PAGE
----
Implementing a global education curriculum: case studies of two teachers

Joshi, Atula (1996) Implementing a global education curriculum: case studies of two teachers. Masters thesis, Memorial University of Newfoundland.

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    Available under License - The author retains copyright ownership and moral rights in this thesis. Neither the thesis nor substantial extracts from it may be printed or otherwise reproduced without the author's permission.
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Abstract

With increasing societal emphasis on global awareness, new programs, in the form of global education, are being designed and implemented in the curriculum of many public schools. The role of the teacher in this process is pivotal. This research, utilizing a case studies approach, was designed to illuminate the implementation by two teachers of a global education curriculum. -- The study posed three questions as the basis for the research: 1) What are the teachers' definitions of global education? 2) How did the teachers reach these personalized definitions? and 3) How do perceptions of global education affect their curricular and instructional choices and subsequently their classroom actions? -- Methodology for the study was guided by a symbolic interactional perspective; not only was the goal to observe teachers' actions in specific cases, it was also to understand how these actions evolved in relation to the specific context. Data was collected from two high school teachers of global geography through in-depth interviews, classroom observations, and analysis of related documents. -- Analysis of the data indicated that these two teachers were influenced by a number of factors when implementing the curriculum for the course. Their perceptions of global education along with other concurrent factors impacted on their curricular and instructional choices. These other influences included: availability of resources, teachers' professional career stages, student characteristics, personal goals for the course, and personal attitudes and beliefs. Although both teachers were presented with the same curriculum and both shared some common characteristics (such as career stage and school context) these factors influenced each teacher in different ways. In the end, the implementation of the curriculum for this global education course differed greatly between these two teachers reinforcing the notion that teachers are curriculum agents, interpreting and reconstructing that curriculum based on their personal and classroom context.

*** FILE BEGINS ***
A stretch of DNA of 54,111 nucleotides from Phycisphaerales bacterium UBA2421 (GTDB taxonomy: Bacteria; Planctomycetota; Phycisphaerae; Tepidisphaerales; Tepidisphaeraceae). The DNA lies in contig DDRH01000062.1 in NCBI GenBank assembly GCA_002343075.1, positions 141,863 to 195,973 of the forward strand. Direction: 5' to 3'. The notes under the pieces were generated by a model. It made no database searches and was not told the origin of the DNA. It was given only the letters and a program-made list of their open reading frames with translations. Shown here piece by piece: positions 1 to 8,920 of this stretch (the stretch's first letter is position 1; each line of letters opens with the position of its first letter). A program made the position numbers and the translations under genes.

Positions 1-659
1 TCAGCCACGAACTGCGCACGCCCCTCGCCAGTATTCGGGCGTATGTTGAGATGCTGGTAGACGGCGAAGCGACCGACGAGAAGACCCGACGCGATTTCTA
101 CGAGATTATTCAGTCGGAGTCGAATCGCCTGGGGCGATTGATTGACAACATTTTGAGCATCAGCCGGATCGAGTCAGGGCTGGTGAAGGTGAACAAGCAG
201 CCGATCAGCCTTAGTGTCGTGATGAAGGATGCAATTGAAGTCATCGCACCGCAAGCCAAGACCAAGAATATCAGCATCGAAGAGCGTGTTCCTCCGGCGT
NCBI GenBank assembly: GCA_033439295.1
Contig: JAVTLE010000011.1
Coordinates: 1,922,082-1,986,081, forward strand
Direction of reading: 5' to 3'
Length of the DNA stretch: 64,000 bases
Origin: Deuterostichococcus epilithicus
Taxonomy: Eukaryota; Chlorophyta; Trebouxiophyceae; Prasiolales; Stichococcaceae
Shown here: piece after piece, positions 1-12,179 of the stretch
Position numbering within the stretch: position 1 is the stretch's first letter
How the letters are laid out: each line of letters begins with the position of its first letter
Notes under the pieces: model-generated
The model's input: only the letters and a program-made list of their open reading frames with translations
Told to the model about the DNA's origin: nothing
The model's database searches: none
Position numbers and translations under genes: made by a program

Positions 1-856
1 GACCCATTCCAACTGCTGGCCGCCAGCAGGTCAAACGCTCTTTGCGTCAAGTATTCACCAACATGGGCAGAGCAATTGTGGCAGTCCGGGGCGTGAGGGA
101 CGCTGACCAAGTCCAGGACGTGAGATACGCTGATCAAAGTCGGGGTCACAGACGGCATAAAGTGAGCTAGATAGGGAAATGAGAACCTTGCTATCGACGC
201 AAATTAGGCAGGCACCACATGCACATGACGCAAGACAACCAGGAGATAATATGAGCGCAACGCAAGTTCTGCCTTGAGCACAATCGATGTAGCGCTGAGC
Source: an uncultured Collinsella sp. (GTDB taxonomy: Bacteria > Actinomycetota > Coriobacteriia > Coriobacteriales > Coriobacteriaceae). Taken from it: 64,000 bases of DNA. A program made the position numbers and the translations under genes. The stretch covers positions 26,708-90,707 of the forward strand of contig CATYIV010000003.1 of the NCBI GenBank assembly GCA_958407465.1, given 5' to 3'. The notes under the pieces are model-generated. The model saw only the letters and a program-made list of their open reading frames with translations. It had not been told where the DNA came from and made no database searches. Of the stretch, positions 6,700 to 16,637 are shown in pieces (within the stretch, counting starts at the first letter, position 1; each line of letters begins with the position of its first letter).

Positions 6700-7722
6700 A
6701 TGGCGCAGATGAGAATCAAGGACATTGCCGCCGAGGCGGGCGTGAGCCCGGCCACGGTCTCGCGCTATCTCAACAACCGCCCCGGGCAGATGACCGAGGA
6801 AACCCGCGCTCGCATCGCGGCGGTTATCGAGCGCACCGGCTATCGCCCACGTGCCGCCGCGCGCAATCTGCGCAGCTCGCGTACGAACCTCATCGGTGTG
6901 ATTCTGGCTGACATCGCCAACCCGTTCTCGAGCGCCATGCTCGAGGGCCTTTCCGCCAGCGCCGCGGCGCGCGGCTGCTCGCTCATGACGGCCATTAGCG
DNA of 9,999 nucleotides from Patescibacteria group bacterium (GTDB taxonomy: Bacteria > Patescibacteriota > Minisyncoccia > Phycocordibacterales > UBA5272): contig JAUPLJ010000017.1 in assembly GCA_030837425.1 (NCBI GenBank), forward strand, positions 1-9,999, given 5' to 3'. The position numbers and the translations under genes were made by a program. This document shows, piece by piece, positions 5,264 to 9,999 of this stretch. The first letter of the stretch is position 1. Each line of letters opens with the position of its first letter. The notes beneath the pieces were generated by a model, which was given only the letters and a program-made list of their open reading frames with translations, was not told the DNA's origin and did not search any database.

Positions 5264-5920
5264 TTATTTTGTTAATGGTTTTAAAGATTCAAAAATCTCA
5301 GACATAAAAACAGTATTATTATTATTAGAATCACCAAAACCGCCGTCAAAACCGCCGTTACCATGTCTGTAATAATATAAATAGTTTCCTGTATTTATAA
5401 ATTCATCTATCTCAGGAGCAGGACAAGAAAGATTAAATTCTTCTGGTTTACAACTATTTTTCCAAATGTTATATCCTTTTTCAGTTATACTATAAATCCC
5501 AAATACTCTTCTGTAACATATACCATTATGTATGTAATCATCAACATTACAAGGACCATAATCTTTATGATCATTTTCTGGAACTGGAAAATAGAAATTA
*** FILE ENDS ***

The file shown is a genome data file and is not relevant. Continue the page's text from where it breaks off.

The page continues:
Item Type: Thesis (Masters)
URI: http://research.library.mun.ca/id/eprint/5075
Item ID: 5075
Additional Information: Bibliography: leaves 121-127.
Department(s): Education, Faculty of
Date: 1996
Date Type: Submission
Library of Congress Subject Heading: International education--Case studies

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